Now that the heat has subsided, the punches thrown, and sensitive parts of the anatomy squeezed, let’s take another look at Thursday February 9 2017, another day of ignominy inside the South African parliament.
Let’s go behind the outrage of the opposition and dire warnings of a constitutional crisis. Let’s forego for a moment the varied interpretations of the presidential giggle or even trying to read the mind of the previous president, so ingloriously removed from office, as he looked down – physically and otherwise – on the raucous proceedings beneath him.
Let’s even forget this parade of feathers where the peacocks strut out with their spouses dripping in ostentatious wealth just ahead of a ritualised speech on the redemption of the poor; here surely is a target for decolonisation.
But put those concerns aside for the moment and let’s take another look.
I have yet to read or meet progressive minds who do not applaud the chaos, interruption and disruption of the President’s State of the Nation address.
What I hear is that Jacob Zuma deserved it. The Head of State, by which ascription the Speaker tried to rein in the honourable members, brought the malaise upon himself. This is what happens when an utterly corrupt and contemptuous leader fails to step down. After all, the Constitutional Court, no less, found that the president had failed to uphold the laws of the land.
We are in this mess because of Number One and therefore the opposition, especially the red-overalled ones, are completely within their rights not to allow an illegitimate president to address the nation.
Someone even staged an alternative Sona, as this annual ritual of presidential promises and governmental self-congratulation has come to be called.
Students of political theory make useful distinctions between individuals and institutions, between the president and the presidency, and between laws and norms. As does Jonathan Rauch in his brilliant essay titled “Containing Trump” in The Atlantic of March 2017 (https://www.theatlantic.com/magazine/archive/2017/03/containing-trump/513854/).
What threatens the norms of democracy, he argues, is not so much what the president does – whatever terms of disgust and disgrace might be attached to those actions – but how civil society responds. For in the response of the opposition it does exactly what it accuses the president and his party of doing – eroding the authority of parliament; disregarding norms of civility and public decency; physically abusing security; and not treating public office with dignity.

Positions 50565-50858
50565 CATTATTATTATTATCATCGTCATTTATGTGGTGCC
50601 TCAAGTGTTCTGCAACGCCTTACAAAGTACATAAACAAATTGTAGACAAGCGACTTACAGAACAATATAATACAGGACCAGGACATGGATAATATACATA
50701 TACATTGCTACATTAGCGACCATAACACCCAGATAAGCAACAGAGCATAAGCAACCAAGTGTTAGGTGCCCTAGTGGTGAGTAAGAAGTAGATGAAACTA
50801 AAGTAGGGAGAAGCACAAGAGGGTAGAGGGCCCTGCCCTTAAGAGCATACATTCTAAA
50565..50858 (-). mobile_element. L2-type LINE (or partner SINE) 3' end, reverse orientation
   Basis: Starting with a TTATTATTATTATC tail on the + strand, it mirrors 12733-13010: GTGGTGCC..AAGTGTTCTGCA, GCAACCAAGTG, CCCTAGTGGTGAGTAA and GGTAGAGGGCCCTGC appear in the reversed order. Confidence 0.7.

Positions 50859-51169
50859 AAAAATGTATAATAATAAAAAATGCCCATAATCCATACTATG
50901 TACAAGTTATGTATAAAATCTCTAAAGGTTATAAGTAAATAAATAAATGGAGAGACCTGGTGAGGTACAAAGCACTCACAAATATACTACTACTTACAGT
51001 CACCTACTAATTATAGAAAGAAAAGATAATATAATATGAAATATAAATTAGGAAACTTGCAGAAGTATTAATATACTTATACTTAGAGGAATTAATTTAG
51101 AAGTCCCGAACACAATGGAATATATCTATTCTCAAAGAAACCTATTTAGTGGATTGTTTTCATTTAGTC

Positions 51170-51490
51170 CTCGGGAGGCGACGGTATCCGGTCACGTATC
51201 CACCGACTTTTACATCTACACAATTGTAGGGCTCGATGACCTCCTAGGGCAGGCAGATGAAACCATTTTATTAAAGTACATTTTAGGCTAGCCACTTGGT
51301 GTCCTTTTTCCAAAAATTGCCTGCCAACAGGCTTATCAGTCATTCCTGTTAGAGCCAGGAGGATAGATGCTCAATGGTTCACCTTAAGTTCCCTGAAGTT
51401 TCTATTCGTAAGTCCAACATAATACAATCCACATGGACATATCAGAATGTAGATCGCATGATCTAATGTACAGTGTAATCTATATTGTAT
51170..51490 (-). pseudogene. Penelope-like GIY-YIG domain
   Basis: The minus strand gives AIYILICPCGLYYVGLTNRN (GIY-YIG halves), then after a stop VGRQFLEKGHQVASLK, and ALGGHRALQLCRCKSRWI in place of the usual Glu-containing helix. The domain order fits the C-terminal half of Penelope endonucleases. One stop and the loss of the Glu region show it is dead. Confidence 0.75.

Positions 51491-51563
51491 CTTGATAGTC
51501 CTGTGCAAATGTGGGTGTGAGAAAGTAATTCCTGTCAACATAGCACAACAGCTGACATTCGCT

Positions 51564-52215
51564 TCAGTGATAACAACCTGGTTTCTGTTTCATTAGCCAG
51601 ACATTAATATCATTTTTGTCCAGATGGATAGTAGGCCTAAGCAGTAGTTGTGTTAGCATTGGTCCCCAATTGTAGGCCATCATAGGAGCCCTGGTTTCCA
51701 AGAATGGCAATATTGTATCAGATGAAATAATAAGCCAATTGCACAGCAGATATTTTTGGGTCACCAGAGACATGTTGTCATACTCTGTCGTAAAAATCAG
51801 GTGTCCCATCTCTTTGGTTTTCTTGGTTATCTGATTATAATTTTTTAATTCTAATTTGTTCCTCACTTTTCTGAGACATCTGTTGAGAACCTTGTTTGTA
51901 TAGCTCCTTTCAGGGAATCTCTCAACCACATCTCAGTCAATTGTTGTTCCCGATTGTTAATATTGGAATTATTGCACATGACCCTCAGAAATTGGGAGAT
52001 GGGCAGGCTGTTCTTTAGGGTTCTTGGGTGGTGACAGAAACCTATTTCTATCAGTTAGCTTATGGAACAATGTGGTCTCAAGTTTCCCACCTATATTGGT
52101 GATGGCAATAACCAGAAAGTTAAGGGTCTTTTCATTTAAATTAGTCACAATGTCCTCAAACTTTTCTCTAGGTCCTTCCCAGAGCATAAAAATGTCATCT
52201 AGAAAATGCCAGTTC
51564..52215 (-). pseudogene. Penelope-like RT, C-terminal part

Does anyone really think that after these bouts of insult, intemperance and intolerance will simply evaporate if and when the president walks?
Remember, some of these same voices of righteous anger were responsible for the unseemly spectacle that became the removal of another flawed president whom, thankfully, left graciously thereby avoiding a messy standoff with unthinkable consequences.
What is being embedded in the new norms of parliamentary behaviour is that South Africa’s legislature – poorly modelled on the British colonial parliamentary tradition – will now become a permanent place of bluster, bigotry and brawling where the authority of the Speaker – any Speaker – is dispensable.
In that sense, the president and his party have succeeded in dragging down the opposition to the same level of incivility, discourtesy and legal disregard afflicting the nation. Nor should we think that this publicised display of incivility does not influence how ordinary citizens relate to each other on matters of difference.
Parliament should not reflect society, in this case; it should model for society how citizens behave in a democracy. What could these representatives of the people possibly say to Pirates fans swarming onto an active soccer field barely days after the bust-up in parliament? Or to communities burning schools and libraries? Or to Nelson Mandela Metropolitan University students who just a few days ago petrol-bombed another university building?
Nothing. They have no grounds to claim moral voice in the face of such wanton behaviour.
Too late, though, the repeated spectacle of parliamentary confrontations with bodies climbing into each other is watched in real time across the country (and around the world, by the way). A model is set. A behaviour is sanctioned. And new norms for how to deal with differences are being embedded in public culture for years to come.
What the opposition has not figured out is how to win. They might not have noticed that the president is tone deaf to criticism and his party complicit in his defence. Engaging in routines of protest and outrage whenever the president comes to parliament achieves nothing.
What the terms of opposition does accomplish, however, is to contribute to an antidemocratic culture and the subversion of a fragile institution long after Jacob Zuma retires to his home in Nkandla.
Professor Jonathan Jansen is the former vice-chancellor of the University of the Free State and is currently a resident fellow at Stanford University, US